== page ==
Stukeley FM MS 1130 Stu (1) f. 138.
 William Harvey, De Motu Cordis (1653 edn), quoted in Conrad et al (1995) p. 336.
 Conrad et al (1995) p. 339 and pp. 345-6. According to Descartes, the pineal gland in the brain was where the mind controlled the animal spirits, and thus the actions of the body.
 Stukeley FM MS 1130 Stu (1) ff. 145-6, quoting from The Advancement of Learning III.3, and De Diaeta L.i.
 Ibid. f. 148. Stukeley's interest in the lungs and respiration reflects an increasing concern with the atmosphere as a cause of disease. See particulalry John Arbuthnot's posthumously published Essay Concerning the Effects of Air on Human Bodies (London, 1751), and Stephen Hales's important work on air-pumps and ventilators for ships and prisons.
 Ibid. ff. 148-9. Pitcairne had concluded in his 1693 'Dissertation upon the Circulation of the Blod in Born Animals and Embryons' that the inital force of the heart in embryoes must, like gravity, be directly endowed by God; see Guerrini (1996) p. 299.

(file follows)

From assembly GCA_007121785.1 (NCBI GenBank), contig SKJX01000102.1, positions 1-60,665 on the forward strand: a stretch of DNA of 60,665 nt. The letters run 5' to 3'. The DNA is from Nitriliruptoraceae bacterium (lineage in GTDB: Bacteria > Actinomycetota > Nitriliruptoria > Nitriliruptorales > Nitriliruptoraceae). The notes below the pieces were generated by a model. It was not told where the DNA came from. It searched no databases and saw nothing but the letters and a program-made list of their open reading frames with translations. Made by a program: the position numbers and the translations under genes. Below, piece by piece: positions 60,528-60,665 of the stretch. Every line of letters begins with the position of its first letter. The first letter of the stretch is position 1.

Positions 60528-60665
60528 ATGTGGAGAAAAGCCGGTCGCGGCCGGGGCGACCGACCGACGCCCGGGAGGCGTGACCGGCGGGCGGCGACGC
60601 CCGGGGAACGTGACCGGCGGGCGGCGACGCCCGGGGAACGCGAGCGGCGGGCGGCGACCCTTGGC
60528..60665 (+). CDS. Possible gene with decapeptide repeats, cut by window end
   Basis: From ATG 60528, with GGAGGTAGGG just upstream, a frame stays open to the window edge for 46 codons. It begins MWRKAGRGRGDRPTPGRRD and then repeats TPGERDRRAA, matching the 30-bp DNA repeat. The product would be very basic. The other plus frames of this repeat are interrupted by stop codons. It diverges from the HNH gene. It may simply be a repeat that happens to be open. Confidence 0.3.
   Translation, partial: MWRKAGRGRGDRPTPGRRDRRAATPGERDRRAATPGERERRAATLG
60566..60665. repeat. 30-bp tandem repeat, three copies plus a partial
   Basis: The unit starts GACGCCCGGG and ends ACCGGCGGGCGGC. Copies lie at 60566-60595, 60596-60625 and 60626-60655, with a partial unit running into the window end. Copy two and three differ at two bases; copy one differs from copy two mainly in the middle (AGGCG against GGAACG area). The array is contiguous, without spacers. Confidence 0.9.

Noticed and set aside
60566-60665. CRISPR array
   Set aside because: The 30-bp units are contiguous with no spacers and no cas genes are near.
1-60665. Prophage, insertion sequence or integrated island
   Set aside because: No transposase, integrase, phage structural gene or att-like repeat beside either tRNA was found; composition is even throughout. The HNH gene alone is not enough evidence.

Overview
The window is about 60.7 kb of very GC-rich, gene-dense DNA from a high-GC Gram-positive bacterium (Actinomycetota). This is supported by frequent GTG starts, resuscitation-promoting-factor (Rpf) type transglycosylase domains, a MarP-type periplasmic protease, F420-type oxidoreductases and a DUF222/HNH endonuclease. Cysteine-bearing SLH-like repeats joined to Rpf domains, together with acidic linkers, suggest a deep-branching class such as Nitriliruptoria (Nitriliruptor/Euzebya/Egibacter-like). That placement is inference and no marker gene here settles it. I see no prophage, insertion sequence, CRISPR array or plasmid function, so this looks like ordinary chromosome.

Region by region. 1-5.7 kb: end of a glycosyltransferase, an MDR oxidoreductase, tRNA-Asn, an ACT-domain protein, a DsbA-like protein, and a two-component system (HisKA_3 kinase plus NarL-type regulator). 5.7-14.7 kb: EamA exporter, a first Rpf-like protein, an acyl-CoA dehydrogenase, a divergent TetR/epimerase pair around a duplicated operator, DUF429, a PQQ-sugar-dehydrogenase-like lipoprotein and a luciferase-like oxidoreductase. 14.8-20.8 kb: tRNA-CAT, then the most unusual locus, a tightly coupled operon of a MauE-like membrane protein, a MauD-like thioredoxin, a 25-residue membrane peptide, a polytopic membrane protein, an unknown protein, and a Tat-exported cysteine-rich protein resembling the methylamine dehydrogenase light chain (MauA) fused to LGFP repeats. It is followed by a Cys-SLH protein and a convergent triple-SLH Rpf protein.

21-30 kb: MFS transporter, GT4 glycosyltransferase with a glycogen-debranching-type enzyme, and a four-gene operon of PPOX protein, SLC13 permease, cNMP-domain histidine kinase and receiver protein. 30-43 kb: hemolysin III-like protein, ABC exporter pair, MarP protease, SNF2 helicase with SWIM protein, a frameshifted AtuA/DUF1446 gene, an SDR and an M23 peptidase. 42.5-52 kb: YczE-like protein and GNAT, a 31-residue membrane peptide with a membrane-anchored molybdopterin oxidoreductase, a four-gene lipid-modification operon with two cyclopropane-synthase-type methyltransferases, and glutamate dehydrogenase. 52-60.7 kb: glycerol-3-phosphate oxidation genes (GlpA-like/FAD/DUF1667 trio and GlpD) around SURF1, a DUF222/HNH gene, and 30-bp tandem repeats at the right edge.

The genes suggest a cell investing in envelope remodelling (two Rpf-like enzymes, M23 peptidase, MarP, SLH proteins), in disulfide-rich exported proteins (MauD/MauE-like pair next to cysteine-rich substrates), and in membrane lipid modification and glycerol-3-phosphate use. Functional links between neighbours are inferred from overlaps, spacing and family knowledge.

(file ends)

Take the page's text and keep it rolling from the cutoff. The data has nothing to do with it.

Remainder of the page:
Gideon Harvey (1666) p. 15.
 Stukeley FM MS 1130 Stu (1) f. 153.
 Ibid. f. 157.
 Ibid. f. 174.
 Ibid. f. 176.
 Ibid. ff. 177-8.
 Ibid. f. 178.
 Smith (1987) p.124. See Chapter 6 for Hartley's correspondence with Stukeley on Newtonian religion.
 Stukeley FM MS 1130 Stu (1) f. 179.
 See Conrad et al (1995) p. 329.
 Berkeley (1744) pp. 71, 85: Berkeley also drew biblical analogies, noting that there were many passages in the bible 'that would make one think, the supreme being was in a peculiar manner present and manifest in the element of fire.'
 Stukeley FM MS 1130 Stu (1) f. 184. He would later write (in 1755) that 'muscular motion' was 'causd by electricity. the nerves are the conveyances of the electric fire, wh[ich] is subjected to the will … for the electric fire is the union betw[een] matte[r] & sp[iri]t.' Bod. MS Eng. misc. e. 667/3 f. 25.
 Stukeley FM MS 1130 Stu (1) f. 187.
 Ibid. f. 141.
 Stukeley (1722) p. 1.
 Clark (1966) p. 525.
 Stukeley (1722) Preface 'To the Reader' (unpaginated).
 Ibid. The practice of publishing medical treatises in Latin was becoming increasingly outmoded: see Blackmore (1725), preface.
 Keill (1703) p. 66. Keill's book had reached its fifteenth edition by 1771. However Keill observed in the preface to his Animal Oeconomy (2nd edition, 1717) p. v, that 'The use of the spleen and Vena Porta is now no longer a mystery'. Apparently Keill had reached the opinion that the spleen 'served a function much like that of the portal vein in the production of bile', see Guerrini (1985) p. 257.
 Ray (1704) pp. 262-3.
 Gideon Harvey (1666), p. 17.